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Dipyrone and blood dyscrasia revisited: "non-evidence based medicine"

Isabela M. Benseñor About the author


Dipyrone and blood dyscrasia revisited: "non-evidence based medicine"

Isabela M. Benseñor

The LATIN study (Incidence of aplastic anemia and agranulocytosis in Latin America) is a Latin American multicenter study to estimate the incidence of aplastic anemia and agranulocytosis in Latin America. We now have the results from the Brazilian pilot phase including data from seven centers in the states of Paraná, Goiás, Minas Gerais, Amazonas, Pernambuco and São Paulo.1 During the pilot study, 16 cases of agranulocytosis and 74 cases of aplastic anemia were included with a total incidence of 0.5 cases per million individuals per year for agranulocytosis and 2.7 cases per million individuals per year for aplastic anemia.

In a previous Brazilian study in the Southern region, the incidence of aplastic anemia observed was 2.4 cases/million individuals per year, which was very similar to the present data. The incidence of aplastic anemia reported from studies in Mexico and Thailand was higher: 3.9 and 4.1 million individuals/year, respectively. However, even with higher values, the incidence of aplastic anemia in Mexico and Thailand can be considered to be low in comparison with other countries. The same pattern has also been described when agranulocytosis is considered as an isolated endpoint.2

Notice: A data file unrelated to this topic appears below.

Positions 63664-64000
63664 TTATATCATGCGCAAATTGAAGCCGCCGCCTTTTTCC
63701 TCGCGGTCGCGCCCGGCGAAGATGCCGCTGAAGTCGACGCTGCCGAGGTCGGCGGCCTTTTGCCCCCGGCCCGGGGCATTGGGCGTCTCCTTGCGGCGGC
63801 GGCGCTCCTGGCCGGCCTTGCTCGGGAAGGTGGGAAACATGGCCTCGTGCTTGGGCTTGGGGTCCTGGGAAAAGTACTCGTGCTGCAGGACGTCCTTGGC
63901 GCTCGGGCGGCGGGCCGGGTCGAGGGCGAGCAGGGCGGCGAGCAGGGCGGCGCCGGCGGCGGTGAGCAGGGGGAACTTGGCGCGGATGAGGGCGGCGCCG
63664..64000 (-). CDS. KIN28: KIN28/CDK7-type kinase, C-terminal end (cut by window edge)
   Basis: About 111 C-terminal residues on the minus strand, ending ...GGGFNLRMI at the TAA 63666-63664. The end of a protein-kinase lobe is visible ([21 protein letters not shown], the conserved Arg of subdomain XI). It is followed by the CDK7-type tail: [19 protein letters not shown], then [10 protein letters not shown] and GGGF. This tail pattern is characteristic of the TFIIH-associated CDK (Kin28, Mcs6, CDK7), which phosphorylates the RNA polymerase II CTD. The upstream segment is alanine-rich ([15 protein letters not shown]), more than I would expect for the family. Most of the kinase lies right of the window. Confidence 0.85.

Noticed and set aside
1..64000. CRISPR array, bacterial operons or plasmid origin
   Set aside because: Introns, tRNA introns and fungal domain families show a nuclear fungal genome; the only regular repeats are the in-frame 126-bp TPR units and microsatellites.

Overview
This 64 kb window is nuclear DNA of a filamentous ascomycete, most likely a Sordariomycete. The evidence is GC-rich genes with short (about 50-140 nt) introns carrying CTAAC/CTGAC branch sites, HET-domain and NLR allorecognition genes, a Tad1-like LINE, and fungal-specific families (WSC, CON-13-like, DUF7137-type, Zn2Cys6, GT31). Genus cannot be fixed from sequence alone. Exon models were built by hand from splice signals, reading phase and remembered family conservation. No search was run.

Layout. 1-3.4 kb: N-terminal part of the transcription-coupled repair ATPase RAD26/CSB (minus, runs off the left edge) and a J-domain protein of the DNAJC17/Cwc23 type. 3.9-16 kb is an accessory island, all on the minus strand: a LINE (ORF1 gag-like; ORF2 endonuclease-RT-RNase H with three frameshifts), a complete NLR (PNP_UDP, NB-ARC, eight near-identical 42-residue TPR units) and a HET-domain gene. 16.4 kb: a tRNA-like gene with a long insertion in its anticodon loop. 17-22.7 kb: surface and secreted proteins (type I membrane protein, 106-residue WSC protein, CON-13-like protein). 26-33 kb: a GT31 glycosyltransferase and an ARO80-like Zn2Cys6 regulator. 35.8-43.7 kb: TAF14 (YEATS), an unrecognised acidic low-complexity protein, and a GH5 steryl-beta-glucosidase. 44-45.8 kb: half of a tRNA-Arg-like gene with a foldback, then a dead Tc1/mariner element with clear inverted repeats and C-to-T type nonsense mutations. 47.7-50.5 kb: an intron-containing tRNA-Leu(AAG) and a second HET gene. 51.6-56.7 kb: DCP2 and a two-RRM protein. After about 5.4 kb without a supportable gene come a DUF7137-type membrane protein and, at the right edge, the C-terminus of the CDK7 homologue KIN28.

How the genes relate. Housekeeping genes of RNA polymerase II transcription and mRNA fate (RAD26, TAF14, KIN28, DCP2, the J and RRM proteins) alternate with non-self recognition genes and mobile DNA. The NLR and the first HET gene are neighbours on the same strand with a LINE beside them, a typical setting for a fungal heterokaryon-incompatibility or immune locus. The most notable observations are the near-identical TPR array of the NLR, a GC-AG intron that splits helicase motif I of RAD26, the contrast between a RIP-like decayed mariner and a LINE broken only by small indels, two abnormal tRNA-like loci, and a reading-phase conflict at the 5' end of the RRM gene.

One frequent cause of agranulocytosis is prescription and use of over-the-counter drugs. The main drugs associated with agranulocytosis have been antithyroid drugs, sulfasalazine, sulfamethoxazole-trimethoprim, clomipramine hydrochloride, dipyrone with analgesics, the penicillin group, cimetidine, phenylbutazone, penicillamine and indomethacin.3,4

Dipyrone is widely used worldwide as an analgesic, including in Europe and Latin America. In the United States, it has been banned because of a possible association with agranulocytosis, and it is known there by the derogatory nickname of "Mexican aspirin".5,6 In 2001, media pressure caused a debate in Brazil. In a symposium that included Brazilian and international researchers, it was concluded that dipyrone was being used as an over-the-counter medication.7 One year later, "The Lancet" published an editorial discussing a Swedish study with excellent methodology that demonstrated a positive association between dipyrone and agranulocytosis. The editorial also said that, although the study was based on a small number of cases, it would indicate an epidemic of agranulocytosis if these numbers were translated to countries in which dipyrone is commonly used.8